The Silent Partner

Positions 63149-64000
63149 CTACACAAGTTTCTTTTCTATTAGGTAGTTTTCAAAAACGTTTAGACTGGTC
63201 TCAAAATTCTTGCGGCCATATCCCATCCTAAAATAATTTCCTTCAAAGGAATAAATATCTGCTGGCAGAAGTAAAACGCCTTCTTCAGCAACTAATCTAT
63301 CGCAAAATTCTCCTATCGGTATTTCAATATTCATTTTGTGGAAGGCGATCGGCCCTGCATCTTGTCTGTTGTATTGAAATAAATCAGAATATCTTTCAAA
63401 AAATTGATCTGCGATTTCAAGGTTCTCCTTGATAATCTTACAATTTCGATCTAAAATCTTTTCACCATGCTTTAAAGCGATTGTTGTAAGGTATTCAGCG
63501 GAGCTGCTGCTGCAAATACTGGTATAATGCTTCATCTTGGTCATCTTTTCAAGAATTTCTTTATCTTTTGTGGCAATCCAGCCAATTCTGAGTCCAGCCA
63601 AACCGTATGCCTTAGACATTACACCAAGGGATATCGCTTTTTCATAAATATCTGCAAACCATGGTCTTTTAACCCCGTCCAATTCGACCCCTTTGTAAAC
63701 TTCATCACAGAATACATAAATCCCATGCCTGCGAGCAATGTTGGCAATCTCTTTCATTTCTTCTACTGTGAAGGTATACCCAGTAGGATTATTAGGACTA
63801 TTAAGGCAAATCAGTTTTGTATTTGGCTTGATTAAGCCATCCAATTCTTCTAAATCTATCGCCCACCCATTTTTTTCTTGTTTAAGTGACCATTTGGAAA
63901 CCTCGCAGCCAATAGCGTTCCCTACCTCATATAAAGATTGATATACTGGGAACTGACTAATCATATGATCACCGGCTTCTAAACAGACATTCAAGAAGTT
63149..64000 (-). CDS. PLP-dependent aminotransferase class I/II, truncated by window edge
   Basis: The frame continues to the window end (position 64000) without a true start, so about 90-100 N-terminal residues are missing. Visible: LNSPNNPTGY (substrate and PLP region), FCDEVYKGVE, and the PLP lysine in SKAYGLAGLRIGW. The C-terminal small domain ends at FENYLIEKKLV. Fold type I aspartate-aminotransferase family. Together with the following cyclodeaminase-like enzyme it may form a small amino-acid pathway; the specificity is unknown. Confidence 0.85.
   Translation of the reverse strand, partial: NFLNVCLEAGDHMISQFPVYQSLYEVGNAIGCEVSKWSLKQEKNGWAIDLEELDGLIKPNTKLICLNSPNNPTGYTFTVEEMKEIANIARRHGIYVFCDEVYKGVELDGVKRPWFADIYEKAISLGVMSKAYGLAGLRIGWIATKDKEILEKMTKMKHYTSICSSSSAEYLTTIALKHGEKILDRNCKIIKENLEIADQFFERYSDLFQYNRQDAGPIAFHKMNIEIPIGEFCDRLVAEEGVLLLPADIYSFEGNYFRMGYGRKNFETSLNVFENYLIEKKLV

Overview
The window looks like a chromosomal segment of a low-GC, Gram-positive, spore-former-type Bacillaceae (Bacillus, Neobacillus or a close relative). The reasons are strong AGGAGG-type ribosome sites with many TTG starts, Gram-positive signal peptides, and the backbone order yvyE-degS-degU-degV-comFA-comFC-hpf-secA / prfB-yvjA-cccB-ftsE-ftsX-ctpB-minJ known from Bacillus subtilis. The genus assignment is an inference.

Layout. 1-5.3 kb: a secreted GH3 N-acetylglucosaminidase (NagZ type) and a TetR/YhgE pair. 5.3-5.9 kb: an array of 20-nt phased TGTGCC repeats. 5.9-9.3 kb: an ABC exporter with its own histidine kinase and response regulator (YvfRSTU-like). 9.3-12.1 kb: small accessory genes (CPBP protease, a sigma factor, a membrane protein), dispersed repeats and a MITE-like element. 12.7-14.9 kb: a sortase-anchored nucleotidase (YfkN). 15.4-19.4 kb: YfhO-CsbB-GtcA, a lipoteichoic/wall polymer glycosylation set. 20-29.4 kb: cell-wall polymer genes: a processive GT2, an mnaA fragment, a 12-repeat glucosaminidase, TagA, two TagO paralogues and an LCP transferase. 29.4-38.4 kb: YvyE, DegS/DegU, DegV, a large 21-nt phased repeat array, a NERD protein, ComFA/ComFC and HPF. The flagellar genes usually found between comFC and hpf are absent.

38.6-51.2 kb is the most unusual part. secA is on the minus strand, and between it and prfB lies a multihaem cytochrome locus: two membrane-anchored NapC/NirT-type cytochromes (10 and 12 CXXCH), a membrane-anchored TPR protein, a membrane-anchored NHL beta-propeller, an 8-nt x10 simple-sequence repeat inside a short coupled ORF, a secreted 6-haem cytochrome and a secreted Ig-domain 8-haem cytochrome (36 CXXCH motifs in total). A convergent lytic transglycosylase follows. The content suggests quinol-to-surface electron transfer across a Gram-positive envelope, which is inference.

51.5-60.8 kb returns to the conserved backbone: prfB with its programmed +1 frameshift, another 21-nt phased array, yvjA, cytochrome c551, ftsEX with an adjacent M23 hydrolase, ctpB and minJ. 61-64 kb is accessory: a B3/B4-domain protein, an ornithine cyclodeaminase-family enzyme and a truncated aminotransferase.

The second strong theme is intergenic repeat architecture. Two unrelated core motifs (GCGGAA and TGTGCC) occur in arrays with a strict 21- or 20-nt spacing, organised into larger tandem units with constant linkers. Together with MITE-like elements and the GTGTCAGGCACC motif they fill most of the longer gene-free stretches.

The purpose of this project is to examine how text and image function cognitively in the graphic narrative paying particular attention to its manifestation in Satrapi’s "Persepolis." The structure is such that each chapter will progressively become more specific, from medium to genre to text, drawing on specific examples from Persepolis for support. Chapter 2 will first categorize the various relationships between text and image as they function in the graphic narrative as a medium. They are described in terms of the reader’s cognitive experience of the verbal narrative line’s juxtaposition against the visual narrative line. Chapter 3 will examine how a multimodal narrative—a dual verbal/visual narrative—affects the genre of nonfiction in the graphic narrative medium. It will define not only the tensions that text and image necessarily bring to the authenticity of nonfiction, but also the benefits. Chapter 4 will focus on Persepolis as a cognitive product in its own right. Stemming from theories of autobiography which suggest that an autobiographic text is a self-construction or self-understanding of identity, one can examine Persepolis as a material product and personal construction through this lens. I offer a cognitive approach which suggests that Persepolis functions as a material anchor of a conceptual blend—cognitive theories developed by Mark Turner, Gilles Fauconnier, and Edward Hutchins which are further explained in Chapters 2 and 4. While the primary goal of this project is specific to the research goals explained above, the secondary goal is advocacy. Both cognitive literary theory and comics criticism are marginalized in current literary studies. The former—whose scientific method looms over literature—threatens to overshadow the beauty and philosophy behind prose and poetry, while the latter—as a product of mass consumption and popular culture—threatens to undermine the legitimacy of literature. However, this project will show the viability of both cognitive literary theory as a method and the graphic narrative as a subject for serious academic inquiry.